Album Reviews

Basement Jaxx – The Singles

(XL) UK release date: 21 March 2005

Basement Jaxx - The Singles In a world of downloads and rumours of the death of the single, it’s nice to see someone still taking pride in a fading tradition. Basement Jaxx hail their new album with an authoritative title which, although some may dismiss as unimaginative, needs no imagination. The flagging noun could never suppress the full technicolour glory each one of us know lurks inside the cover.

Each stand-alone track created over the past six years by Jaxx duo Felix Buxton and Simon Ratcliffe has the pure stomping power and unforgettable energy every successful single should possess. And even though the previous three UK top five albums were good, the supporting tracks tended to wash out the headstrong solo offerings.

This chronicle of delectable A-sides however, is a true flurry of Basement Jaxx goodness – fast paced and unrelenting. Not dissimilar to the lives of Jaxx duo Felix Buxton and Simon Ratcliffe, who, after picking up a Grammy last month in LA for best Electronic/Dance album, were promptly dropped from their US label, who have made a ‘best of’ album but included U Don’t Know Me, a single yet to be released. We’ve seen their trainers, their laces are in double knots.

Oh, but the joy to have an album as colourful as this to mark the coming of spring. Gone are tired grey submissions of winter 2004/5 and, as brazen as your nudist sunbathing neighbour, in trumps the carnival showhorse that is The Singles, hot on the heels of new pop-tastic single Oh My Gosh.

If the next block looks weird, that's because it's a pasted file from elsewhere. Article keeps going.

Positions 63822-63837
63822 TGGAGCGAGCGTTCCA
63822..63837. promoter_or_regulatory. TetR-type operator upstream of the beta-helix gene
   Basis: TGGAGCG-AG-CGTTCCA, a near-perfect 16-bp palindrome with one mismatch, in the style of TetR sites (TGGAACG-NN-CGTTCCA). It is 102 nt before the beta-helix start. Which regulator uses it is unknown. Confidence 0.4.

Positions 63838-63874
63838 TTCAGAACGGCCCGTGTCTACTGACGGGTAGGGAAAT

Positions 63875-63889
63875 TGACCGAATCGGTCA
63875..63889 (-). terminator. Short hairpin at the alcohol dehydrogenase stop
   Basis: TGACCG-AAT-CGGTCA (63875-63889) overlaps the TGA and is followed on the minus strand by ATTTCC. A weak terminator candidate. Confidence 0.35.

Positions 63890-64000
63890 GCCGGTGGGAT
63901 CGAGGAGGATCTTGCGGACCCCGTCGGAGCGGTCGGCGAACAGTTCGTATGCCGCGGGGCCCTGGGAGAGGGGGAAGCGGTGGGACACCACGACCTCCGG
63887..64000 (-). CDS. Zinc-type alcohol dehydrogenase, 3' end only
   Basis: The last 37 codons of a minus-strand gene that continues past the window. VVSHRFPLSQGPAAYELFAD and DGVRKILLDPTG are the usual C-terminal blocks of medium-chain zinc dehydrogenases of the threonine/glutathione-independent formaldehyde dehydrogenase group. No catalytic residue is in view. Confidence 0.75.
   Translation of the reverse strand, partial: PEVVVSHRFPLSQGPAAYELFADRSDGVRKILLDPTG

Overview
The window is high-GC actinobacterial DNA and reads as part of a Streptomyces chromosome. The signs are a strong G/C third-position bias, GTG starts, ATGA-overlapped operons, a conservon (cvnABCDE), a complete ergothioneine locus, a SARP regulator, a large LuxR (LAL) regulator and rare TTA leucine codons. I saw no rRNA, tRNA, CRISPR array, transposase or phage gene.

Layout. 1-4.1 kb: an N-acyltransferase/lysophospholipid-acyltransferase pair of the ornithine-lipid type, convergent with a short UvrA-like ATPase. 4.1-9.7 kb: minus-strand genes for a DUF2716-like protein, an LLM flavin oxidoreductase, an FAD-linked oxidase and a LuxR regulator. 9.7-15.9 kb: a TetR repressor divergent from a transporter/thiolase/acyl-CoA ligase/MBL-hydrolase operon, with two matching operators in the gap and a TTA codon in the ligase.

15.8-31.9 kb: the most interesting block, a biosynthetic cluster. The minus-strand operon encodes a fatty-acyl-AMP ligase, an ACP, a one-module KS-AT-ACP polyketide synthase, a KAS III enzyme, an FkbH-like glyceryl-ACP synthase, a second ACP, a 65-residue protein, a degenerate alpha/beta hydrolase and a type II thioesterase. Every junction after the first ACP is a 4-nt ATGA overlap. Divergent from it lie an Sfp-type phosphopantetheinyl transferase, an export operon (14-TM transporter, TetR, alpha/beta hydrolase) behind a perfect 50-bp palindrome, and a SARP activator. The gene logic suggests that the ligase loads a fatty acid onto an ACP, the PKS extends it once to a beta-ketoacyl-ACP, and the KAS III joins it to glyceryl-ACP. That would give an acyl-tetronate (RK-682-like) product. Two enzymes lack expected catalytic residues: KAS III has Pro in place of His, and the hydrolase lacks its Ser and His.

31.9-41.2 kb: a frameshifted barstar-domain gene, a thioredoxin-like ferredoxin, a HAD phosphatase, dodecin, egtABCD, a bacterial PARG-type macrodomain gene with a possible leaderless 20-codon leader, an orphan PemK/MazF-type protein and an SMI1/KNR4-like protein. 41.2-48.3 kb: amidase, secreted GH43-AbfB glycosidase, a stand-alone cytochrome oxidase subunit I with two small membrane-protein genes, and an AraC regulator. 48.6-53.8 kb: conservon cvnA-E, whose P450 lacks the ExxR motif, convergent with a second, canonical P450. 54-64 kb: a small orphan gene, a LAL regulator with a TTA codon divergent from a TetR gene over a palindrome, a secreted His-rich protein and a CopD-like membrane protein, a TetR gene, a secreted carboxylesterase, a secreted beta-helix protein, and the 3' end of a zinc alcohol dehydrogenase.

From the ‘soulful’ Red Alert to the raga-quipped Jump N’ Shout, the industrial hammer Where’s Your Head At, and the Eastern-promised Lucky Star, The Singles pulls you along your favourite path of yesteryear’s dance to tomorrow’s disco.

With a gaggle of vocalists ranging from Kele Le Roc, Dizzee Rascal to JC Chavez, the diversity is huge and talent supreme.

And if you have all three previous albums already, don’t panic. The little goody box will include for a limited period only a 14-track bonus disk with remixes by 2 Many DJs and other gifted knob-twiddlers.

It’s a shame the only unheard single as yet, U Don’t Know Me, is the weakest on the album. The heavy electronic pressing gives it a strong likeability, but unlike the rest of the tracks, you’ve heard it somewhere before.

But even so, if you’ve criminally never owned either 1999’s Remedy, 2001’s Rooty or 2003’s Kish Kash, treat yourself to an early summer with The Singles. It’s audaciously fun lunacy that will cheer your day.

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